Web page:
Wilfred Owen Poems

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Wilfred Owen
Wilfred Edward Salter Owen MC (March 18, 1893 – November 4, 1918) was a British poet and soldier, regarded by many as the leading poet of the First World War. His shocking, realistic war poetry on the horrors of trench and gas warfare was heavily influenced by his friend Siegfried Sassoon and sat in stark contrast to both the public perception of war at the time, and to the confidently patriotic verse written earlier by war poets such as Rupert Brooke. Some of his best-known works—most of which were published posthumously—include Dulce Et Decorum Est, Anthem for Doomed Youth, Futility, and Strange Meeting. His preface intended for a book of poems to be published in 1919 contains numerous well-known phrases, especially 'War, and the pity of War', and 'the Poetry is in the pity'. He is perhaps just as well-known for having been killed in action at the Sambre-Oise Canal just a week before the war ended, causing news of his death to reach home as the town's church bells declared peace.

anthem for doomed youth
 
 
What passing-bells for these who die as cattle?
Only the monstrous anger of the guns.
... [read poem]
observation
 
 
If I don't drive around the park,
I'm pretty sure to make my mark.
If I'm in bed each nigh... [read poem]
one perfect rose
 
 
A single flow'r he sent me, since we met.
All tenderly his messenger he chose;
Deep-he... [read poem]
love song
 
 
My own dear love, he is strong and bold
And he cares not what comes after.
His words r... [read poem]
the last laugh
 
 
'O Jesus Christ! I'm hit,' he said; and died.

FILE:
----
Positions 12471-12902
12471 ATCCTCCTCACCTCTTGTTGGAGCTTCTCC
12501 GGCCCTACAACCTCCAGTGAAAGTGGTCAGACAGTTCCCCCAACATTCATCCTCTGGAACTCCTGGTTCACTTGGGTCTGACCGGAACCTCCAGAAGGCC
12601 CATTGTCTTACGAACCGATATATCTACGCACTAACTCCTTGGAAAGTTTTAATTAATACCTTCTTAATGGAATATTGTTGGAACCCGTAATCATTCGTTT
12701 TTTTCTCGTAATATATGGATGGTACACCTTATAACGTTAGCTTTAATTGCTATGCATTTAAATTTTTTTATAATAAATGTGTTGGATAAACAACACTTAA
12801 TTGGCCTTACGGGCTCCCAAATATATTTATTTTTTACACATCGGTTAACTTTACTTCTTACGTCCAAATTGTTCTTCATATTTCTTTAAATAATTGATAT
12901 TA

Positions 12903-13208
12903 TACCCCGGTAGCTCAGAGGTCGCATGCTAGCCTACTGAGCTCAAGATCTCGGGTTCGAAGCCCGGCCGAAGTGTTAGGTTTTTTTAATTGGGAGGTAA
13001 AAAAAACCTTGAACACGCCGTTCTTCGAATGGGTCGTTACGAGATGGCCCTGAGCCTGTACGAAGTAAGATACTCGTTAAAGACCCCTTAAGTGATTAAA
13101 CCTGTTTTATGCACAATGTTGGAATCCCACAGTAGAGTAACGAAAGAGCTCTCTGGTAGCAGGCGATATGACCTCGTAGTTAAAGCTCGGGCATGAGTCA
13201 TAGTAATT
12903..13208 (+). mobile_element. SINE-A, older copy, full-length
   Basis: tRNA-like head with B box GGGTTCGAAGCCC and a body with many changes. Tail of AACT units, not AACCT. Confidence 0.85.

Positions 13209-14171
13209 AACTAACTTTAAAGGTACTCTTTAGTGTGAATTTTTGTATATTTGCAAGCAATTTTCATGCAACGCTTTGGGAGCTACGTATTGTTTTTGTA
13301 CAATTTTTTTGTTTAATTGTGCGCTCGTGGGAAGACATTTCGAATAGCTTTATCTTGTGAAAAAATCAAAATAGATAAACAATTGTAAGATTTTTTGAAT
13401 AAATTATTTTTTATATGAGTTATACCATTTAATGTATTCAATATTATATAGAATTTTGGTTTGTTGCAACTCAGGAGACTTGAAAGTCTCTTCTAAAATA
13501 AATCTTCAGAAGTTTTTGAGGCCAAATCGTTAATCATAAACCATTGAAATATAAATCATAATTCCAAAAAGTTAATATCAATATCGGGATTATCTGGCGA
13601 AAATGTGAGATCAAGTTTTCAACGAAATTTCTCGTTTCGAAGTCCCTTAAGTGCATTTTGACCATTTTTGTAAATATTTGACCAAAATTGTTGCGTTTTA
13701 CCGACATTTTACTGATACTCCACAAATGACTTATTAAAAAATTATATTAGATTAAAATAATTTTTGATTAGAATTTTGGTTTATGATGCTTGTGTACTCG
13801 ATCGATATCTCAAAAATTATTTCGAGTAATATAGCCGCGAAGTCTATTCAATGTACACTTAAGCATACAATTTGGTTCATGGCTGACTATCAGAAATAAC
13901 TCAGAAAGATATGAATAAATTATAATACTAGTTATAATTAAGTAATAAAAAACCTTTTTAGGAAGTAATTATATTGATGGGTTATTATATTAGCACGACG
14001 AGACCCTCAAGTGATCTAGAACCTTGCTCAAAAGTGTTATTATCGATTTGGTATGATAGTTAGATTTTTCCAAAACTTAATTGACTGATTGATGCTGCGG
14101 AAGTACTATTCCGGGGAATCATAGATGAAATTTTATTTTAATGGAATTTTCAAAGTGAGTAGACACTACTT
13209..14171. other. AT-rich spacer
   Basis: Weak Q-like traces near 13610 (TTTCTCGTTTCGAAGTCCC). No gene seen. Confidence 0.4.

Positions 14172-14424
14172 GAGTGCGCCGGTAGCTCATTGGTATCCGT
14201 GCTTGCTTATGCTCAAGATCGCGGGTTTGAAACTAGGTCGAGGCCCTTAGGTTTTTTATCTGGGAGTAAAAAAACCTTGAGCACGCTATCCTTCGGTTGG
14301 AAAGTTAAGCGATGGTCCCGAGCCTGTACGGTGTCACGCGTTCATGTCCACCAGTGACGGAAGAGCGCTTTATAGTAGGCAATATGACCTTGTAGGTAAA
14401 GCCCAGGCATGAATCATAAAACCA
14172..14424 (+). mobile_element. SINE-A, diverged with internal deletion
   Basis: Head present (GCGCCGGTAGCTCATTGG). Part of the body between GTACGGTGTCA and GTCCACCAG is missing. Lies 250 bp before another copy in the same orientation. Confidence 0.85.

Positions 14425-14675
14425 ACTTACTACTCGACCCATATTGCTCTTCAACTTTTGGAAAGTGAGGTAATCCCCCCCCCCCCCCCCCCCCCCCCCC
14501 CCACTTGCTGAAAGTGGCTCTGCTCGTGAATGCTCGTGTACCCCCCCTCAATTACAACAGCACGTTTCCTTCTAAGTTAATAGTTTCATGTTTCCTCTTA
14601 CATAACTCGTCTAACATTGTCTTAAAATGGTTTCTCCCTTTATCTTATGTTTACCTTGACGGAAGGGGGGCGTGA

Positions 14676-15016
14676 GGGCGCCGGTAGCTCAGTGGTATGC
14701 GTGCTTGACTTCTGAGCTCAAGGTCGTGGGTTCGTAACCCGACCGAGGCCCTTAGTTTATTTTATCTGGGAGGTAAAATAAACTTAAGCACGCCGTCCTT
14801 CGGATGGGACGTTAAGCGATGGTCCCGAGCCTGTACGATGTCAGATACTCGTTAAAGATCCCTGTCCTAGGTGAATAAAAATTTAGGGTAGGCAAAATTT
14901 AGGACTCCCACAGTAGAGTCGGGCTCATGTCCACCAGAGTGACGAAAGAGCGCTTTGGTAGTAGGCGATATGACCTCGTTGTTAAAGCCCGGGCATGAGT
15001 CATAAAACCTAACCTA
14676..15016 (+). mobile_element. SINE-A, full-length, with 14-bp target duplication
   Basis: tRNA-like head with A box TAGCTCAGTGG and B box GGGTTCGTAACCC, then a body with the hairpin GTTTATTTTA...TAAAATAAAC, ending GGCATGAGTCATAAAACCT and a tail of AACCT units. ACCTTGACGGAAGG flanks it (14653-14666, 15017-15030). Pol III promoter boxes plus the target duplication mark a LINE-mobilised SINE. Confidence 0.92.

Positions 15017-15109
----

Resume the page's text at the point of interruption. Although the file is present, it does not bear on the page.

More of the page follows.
Whether he vainly cursed, or prayed indeed,... [read poem]
song in a minor key
 
 
There's a place I know where the birds swing low,
And wayward vines go roaming,
Where ... [read poem]
comment
 
 
Oh, life is a glorious cycle of song,
A medley of extemporanea;
And love is a thing that c... [read poem]
a certain lady
 
 
Oh, I can smile for you, and tilt my head,
And drink your rushing words with eager lips,... [read poem]
news item
 
 
Men seldom make passes
At girls who wear glasses.
interview
 
 
The ladies men admire, I've heard,
Would shudder at a wicked word.
Their candle gives a si... [read poem]
finis
 
 
Now it's over, and now it's done;
Why does everything look the same?
Just as bright, t... [read poem]
resumé
 
 
Razors pain you;
Rivers are damp;
Acids stain you;
And drugs cause cramp.
Guns a... [read poem]
epitaph for a darling lady
 
 
All her hours were yellow sands,
Blown in foolish whorls and tassels;
Slipping warmly thro... [read poem]
rondeau redoublé (and scarcely worth the trouble, at that)
 
 
The same to me are sombre days and gay.
Though joyous dawns the rosy morn, and bright,... [read poem]
wail
 
 
Love has gone a-rocketing.
That is not the worst;
I could do without the thing,
... [read poem]
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